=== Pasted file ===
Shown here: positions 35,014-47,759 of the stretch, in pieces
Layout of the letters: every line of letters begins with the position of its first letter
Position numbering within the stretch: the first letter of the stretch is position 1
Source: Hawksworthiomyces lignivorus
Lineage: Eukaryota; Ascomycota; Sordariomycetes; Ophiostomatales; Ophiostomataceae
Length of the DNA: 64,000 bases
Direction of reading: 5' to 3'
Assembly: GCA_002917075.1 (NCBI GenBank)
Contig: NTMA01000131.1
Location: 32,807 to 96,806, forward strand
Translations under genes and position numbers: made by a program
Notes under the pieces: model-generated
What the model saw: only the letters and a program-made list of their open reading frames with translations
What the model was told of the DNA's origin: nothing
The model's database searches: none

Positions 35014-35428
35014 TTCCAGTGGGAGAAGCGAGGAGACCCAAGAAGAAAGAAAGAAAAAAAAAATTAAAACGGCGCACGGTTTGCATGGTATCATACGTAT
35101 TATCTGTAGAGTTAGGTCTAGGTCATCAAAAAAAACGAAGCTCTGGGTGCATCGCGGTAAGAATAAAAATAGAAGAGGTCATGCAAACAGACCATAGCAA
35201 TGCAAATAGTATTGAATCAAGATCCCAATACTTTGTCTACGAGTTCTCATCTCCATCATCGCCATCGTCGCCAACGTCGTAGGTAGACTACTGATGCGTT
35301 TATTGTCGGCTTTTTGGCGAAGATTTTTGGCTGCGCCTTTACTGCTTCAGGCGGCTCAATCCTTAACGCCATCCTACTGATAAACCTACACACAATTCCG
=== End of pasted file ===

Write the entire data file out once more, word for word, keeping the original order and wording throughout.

Shown here: positions 35,014-47,759 of the stretch, in pieces
Layout of the letters: every line of letters begins with the position of its first letter
Position numbering within the stretch: the first letter of the stretch is position 1
Source: Hawksworthiomyces lignivorus
Lineage: Eukaryota; Ascomycota; Sordariomycetes; Ophiostomatales; Ophiostomataceae
Length of the DNA: 64,000 bases
Direction of reading: 5' to 3'
Assembly: GCA_002917075.1 (NCBI GenBank)
Contig: NTMA01000131.1
Location: 32,807 to 96,806, forward strand
Translations under genes and position numbers: made by a program
Notes under the pieces: model-generated
What the model saw: only the letters and a program-made list of their open reading frames with translations
What the model was told of the DNA's origin: nothing
The model's database searches: none

Positions 35014-35428
35014 TTCCAGTGGGAGAAGCGAGGAGACCCAAGAAGAAAGAAAGAAAAAAAAAATTAAAACGGCGCACGGTTTGCATGGTATCATACGTAT
35101 TATCTGTAGAGTTAGGTCTAGGTCATCAAAAAAAACGAAGCTCTGGGTGCATCGCGGTAAGAATAAAAATAGAAGAGGTCATGCAAACAGACCATAGCAA
35201 TGCAAATAGTATTGAATCAAGATCCCAATACTTTGTCTACGAGTTCTCATCTCCATCATCGCCATCGTCGCCAACGTCGTAGGTAGACTACTGATGCGTT
35301 TATTGTCGGCTTTTTGGCGAAGATTTTTGGCTGCGCCTTTACTGCTTCAGGCGGCTCAATCCTTAACGCCATCCTACTGATAAACCTACACACAATTCCG